Table of Contents Author Guidelines Submit a Manuscript
International Journal of Dentistry
Volume 2019, Article ID 1603657, 7 pages
https://doi.org/10.1155/2019/1603657
Clinical Study

Oral Lichen Planus and Lichenoid Lesions in Sjogren’s Syndrome Patients: A Prospective Study

1Oral Medicine and Oral Surgery, Dental University, Monastir, Tunisia
2Internal Medicine, Medical University, Sousse, Tunisia

Correspondence should be addressed to Raouaa Belkacem Chebil; moc.liamg@mecaklebaauoar

Received 20 January 2019; Revised 25 March 2019; Accepted 21 April 2019; Published 7 May 2019

Guest Editor: Wael Sabbah

Copyright © 2019 Raouaa Belkacem Chebil et al. This is an open access article distributed under the Creative Commons Attribution License, which permits unrestricted use, distribution, and reproduction in any medium, provided the original work is properly cited.

Abstract

Objective. The aim of this study was to investigate the prevalence and characteristics of oral lichen planus (OLP) and oral lichenoid lesions (OLL) in Sjogren’s syndrome (SS) patients. Patients and Methods. A prospective clinical study was conducted at the Department of Oral Medicine and Oral Surgery in Sahloul Hospital, Sousse, from January 2012 to June 2018. The patients involved in this study were diagnosed with Sjogren’s syndrome according to the AECG (American-European consensus group) diagnostic criteria. Among these patients, we searched for those affected by OLP or OLL as determined by the WHO (World Health Organisation) classification of 2003. Clinical variables such as age, sex, medical conditions and medications, type of SS (primary or secondary), clinical form of OLP, and treatment were analyzed. The assessment of the results was performed using SPSS software. Results. We evaluated 30 patients (27 females and 3 males) diagnosed with SS (24 had primary SS) with a mean age of 55 years and 11 months (±11,714). Overall, 9 patients had oral lesions (30%). Two patients had OLP associated with secondary SS (25%). Primary Sjogren’s syndrome patients had 6 OLP lesions and one erythematous lichenoid lesion. OLP was erosive in eight patients, among them two had vulvo-vaginal-gingival syndrome. OLP lesions showed improvement in symptoms after topical or general corticosteroids treatment, while OLL showed improvement only under antibiotic treatment. Conclusion. The results of our analysis suggest that patients with SS have 30% prevalence of OLP and OLL. This possible association shows the importance of screening for oral dryness in patients with OLP or OLL. Treatment includes topical or general corticosteroids for erosive forms associated or not with topical antifungal treatment to treat or prevent oral candidiasis.

1. Introduction

Sjögren’s syndrome (SS) is a systemic autoimmune disease characterized by marked reduction of exocrine glandular secretions and by its progression to lymphocytic infiltration and destruction [1].

This condition may occur in isolation or in association with organ-specific autoimmune diseases, such as thyroiditis, primary biliary cirrhosis, or cholangitis. In these cases, the disease is referred to as primary Sjögren’s syndrome (PSS). However, the term “secondary Sjögren’s syndrome (SSS)” is used when the disease is associated with another systemic autoimmune disease, such as rheumatoid arthritis, systemic lupus erythematosus (SLE), scleroderma, or dermatomyositis [2].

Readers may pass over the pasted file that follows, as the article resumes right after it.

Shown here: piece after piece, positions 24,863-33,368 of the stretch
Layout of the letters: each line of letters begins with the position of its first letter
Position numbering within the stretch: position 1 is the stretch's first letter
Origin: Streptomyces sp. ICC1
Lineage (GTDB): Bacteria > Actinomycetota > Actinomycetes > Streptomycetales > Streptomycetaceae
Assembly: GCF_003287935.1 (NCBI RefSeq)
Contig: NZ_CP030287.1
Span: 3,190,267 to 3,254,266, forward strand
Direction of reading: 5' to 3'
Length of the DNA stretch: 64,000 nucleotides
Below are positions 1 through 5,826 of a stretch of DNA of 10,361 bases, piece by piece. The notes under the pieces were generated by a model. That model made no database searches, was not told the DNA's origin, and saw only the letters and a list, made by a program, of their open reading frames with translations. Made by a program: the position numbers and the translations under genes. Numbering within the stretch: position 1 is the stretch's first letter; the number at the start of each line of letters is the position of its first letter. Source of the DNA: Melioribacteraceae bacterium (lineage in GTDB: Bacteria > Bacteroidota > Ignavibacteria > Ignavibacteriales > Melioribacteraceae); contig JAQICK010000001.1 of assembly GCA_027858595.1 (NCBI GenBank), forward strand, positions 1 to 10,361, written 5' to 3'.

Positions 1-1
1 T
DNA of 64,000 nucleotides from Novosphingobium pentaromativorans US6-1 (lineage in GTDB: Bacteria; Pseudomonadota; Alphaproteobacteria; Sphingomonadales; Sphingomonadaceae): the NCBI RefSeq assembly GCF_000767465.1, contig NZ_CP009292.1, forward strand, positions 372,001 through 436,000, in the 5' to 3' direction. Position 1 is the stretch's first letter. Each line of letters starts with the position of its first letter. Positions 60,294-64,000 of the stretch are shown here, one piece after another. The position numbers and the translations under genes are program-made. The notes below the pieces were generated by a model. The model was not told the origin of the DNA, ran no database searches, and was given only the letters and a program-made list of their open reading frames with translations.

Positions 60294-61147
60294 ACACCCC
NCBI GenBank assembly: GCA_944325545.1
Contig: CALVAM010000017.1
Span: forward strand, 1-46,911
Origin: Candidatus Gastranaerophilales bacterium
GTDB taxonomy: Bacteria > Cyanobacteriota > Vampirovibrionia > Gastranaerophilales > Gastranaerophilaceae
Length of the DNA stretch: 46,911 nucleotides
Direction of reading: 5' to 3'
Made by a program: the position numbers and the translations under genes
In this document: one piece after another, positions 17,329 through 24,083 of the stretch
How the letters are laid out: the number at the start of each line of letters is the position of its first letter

The etiopathogenesis is still poorly elucidated. But most probably, it is related to epithelial cells deregulation leading to immune cells attraction. All the epithelial tissues may be attacked even though this pathologic process is more important in the salivary and lacrimal glands [2].

This exocrinopathy often results in dryness of the mouth and eyes, fatigue, and joint pain. The pleiotropic features of the disease are the result of a wide activation of both inflammation as well as innate and adaptive immune pathways that lead to a chronic deregulation of T and B cells. Diagnosis of SS is often made at a late stage due to the delay of its symptoms.

Recently, great efforts have been made to search for reliable biomarkers to ameliorate the diagnostic algorithm [3].

Xerostomia could contribute to an accelerated destruction of the mucosal epithelium, as saliva normally has mechanical, antibacterial, and antimycotic roles in protecting the oral mucosa. As a result, atrophic lesions of the mucosa are a common observation in cases of Sjogren’s syndrome and other salivary gland diseases. These epithelial changes can occur in both the skin and mucous membranes in cases of lichen planus.

Oral lichen planus is a chronic inflammatory disease of unknown etiology that affects the oral mucosa. It is well documented that the disease represents a cell-mediated immune response. The diagnostic criteria for oral lichen planus (OLP) are based on clinical and histopathologic features. SS and OLP are two chronic inflammatory diseases similar in many aspects. These two pathologies are frequently associated with autoimmune disorders, and both have immune dysfunction. T-lymphocyte infiltration is also found in SS and OLP patients. Atrophy, fibrosis, fatty degeneration in the acini, changes in the ductal structure, and lymphocytic infiltration are common changes observed on minor salivary gland biopsies from patients with OLP, suggesting the presence of a salivary gland disease [4].

These data suggest that both diseases are also related in a pathological manner.

The aim of this study was to investigate, through a prospective clinical study, the prevalence and characteristics of oral lichen planus (OLP) and lichenoid lesions (OLL) in Sjogren’s syndrome (SS) patients.

2. Materials and Methods